Kelly Persons (sorry, but I couldn't find anything other than the scads of cons she's worked on)
Joe & Gay Haldeman
There. That should distract you from work for a few minutes.
In the "why am I not surprised?" department, comes this off the front page of today's NYT:
Secret U.S. Endorsement of Severe Interrogations
By Scott Shane, David Johnston and James Risen
Published: October 4, 2007
WASHINGTON, Oct. 3 — When the Justice Department publicly declared torture “abhorrent” in a legal opinion in December 2004, the Bush administration appeared to have abandoned its assertion of nearly unlimited presidential authority to order brutal interrogations.
But soon after Alberto R. Gonzales’s arrival as attorney general in February 2005, the Justice Department issued another opinion, this one in secret. It was a very different document, according to officials briefed on it, an expansive endorsement of the harshest interrogation techniques ever used by the Central Intelligence Agency.
The new opinion, the officials said, for the first time provided explicit authorization to barrage terror suspects with a combination of painful physical and psychological tactics, including head-slapping, simulated drowning and frigid temperatures.
I look forward to the appearance of the original document in glorious PDF. If you haven't read them, the previously released (and apparently kinder gentler) memos are masterpieces of invisible literature for the new century.
My favorite highlight when I first read this was Rummy's hand-written annotation of his approval in the winter of 2002 of new "Counter-Resistance Techniques": "Approved -- However, I stand 8-10 hours a day. Why is standing limited to 4 hours? D.R." Nothing like a little dry wit, SECDEF style, to lighten up those lawyer memos.
Now, if you really want to go deep in on this stuff, you need to read the KUBARK Manual of Counterintelligence Interrogation, which may qualify as the Necronomicon of the Episcopal Inquistion. Written in 1963, declassified in 1997, reportedly still used as a core source by the illuminated. My personal favorite on this menu:
'Spinoza and Mortimer Snerd
'If there is reason to suspect that a withholding source possesses useful counterintelligence information but has not had access to the upper reaches of the target organizations, the policy and command level, continued questioning about lofty topics that the source knows nothing about may pave the way for the extraction of information at lower levels. The interrogatee is asked about KGB policy, for example: the relation of the service to its government, its liaison arrangements, etc., etc. His complaints that he knows nothing of such matters are met by flat insistence that he does know, he would have to know, that even the most stupid men in his position know. Communist interrogators who used this tactic against American POW's coupled it with punishment for "don't know" responses -- typically by forcing the prisoner to stand at attention until he gave some positive response. After the process had been continued long enough, the source was asked a question to which he did know the answer. Numbers of Americans have mentioned "...the tremendous feeling of relief you get when he finally asks you something you can answer." One said, "I know it seems strange now, but I was positively grateful to them when they switched to a topic I knew something about."'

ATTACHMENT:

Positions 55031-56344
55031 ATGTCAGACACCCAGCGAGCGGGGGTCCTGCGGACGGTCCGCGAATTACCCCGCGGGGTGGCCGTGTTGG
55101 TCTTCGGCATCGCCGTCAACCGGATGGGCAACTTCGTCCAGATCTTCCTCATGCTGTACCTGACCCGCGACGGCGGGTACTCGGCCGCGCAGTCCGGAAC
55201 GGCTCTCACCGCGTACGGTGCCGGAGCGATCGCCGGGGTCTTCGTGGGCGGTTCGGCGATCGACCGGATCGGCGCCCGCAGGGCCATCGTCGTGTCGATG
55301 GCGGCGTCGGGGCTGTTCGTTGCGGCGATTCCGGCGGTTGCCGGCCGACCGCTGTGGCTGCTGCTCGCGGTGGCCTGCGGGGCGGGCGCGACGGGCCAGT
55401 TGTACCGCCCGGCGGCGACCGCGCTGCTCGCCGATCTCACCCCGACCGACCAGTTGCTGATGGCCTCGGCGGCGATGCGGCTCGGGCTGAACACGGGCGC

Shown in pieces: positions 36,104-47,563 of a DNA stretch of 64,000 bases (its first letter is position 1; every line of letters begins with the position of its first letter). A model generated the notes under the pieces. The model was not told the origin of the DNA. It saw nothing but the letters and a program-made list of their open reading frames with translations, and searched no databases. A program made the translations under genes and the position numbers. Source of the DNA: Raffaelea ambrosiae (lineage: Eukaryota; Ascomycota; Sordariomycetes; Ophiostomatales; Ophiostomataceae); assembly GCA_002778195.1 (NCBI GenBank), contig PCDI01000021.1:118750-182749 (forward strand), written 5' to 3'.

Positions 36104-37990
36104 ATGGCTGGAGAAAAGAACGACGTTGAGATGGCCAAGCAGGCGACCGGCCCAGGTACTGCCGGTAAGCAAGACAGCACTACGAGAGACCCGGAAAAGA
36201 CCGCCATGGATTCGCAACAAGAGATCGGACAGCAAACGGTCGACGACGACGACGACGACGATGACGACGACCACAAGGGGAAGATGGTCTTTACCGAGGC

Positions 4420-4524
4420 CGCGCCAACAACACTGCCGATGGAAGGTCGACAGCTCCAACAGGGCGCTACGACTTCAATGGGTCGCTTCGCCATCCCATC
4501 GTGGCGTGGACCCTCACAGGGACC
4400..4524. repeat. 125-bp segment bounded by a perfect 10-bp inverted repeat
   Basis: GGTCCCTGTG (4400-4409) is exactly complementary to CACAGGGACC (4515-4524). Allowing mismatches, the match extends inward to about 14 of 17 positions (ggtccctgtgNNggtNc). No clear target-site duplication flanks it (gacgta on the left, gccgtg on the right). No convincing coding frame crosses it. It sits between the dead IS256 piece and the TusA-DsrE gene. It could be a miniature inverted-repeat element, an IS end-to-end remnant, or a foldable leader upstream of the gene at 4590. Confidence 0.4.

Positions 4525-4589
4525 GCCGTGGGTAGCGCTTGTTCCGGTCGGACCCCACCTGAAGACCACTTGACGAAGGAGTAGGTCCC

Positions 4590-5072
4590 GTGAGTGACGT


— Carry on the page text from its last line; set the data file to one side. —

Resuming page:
New book pitch: A pop management tome for neighborhood chains and airport racks -- a book applying CIA interrogation and psychological warfare techniques to everyday white collar office environments. "Management Secrets of KUBARK."
Wednesday, October 3, 2007
Now, courtesy of the outstanding Daydreamthief, here's Channel 4's full television documentary version of same. Absolutely, mind-blowingly, un-fucking believable.
Like a cross between the X-Files and 24, with a healthy dose of Soldier of Fortune magazine, starring the cast of Monty Python, and filmed by Christopher Guest. Except it's all true.
As in, watch current Special Forces soldiers try to use telepathy to stop the hearts of goats.
Mandatory viewing for postmodern cultural literacy.
P.S. - Speaking of Daydreamthief, check out his wonderful riff on the echoes of Count Zero in the minions of Erik Prince.
I guess that's why, this morning, I can't get that tune from Before and After Science out of my head. It would make a great C-SPAN duet to be sung by Henry Waxman and the Veep, don't you think?:
There were six of us but now we are five
We're all talking
To keep the conversation alive
There was a senator from Ecuador
Who talked about a meteor
That crashed on a hill in the south of Peru
And was found by a conquistador
Who took it to the Emperor
And he passed it on to a Turkish Guru...
Was slated for becoming divine
He taught her,
He taught her how to split and define
But if you study the logistics
And heuristics of the mystics
You will find that their minds rarely move in a line
So it's much more realistic
To abandon such ballistics
And resign to be trapped on a leaf in the vine."
Perhaps they could use that in the made-for-TV movie.
Guess I need to break out the vinyl tonight...
Tuesday, October 2, 2007
Pic: Videodrome (1983): Sleazy UHF broadcaster Max Renn (James Woods) finds himself recast in the pirate snuff channel of his waking nightmares.
Via Ballardian, a great Washington Post interview with David Cronenberg that explores the director's prescient knack for spelunking the dark, not-so-subliminal intersections of sex and violence lurking in our mediascape: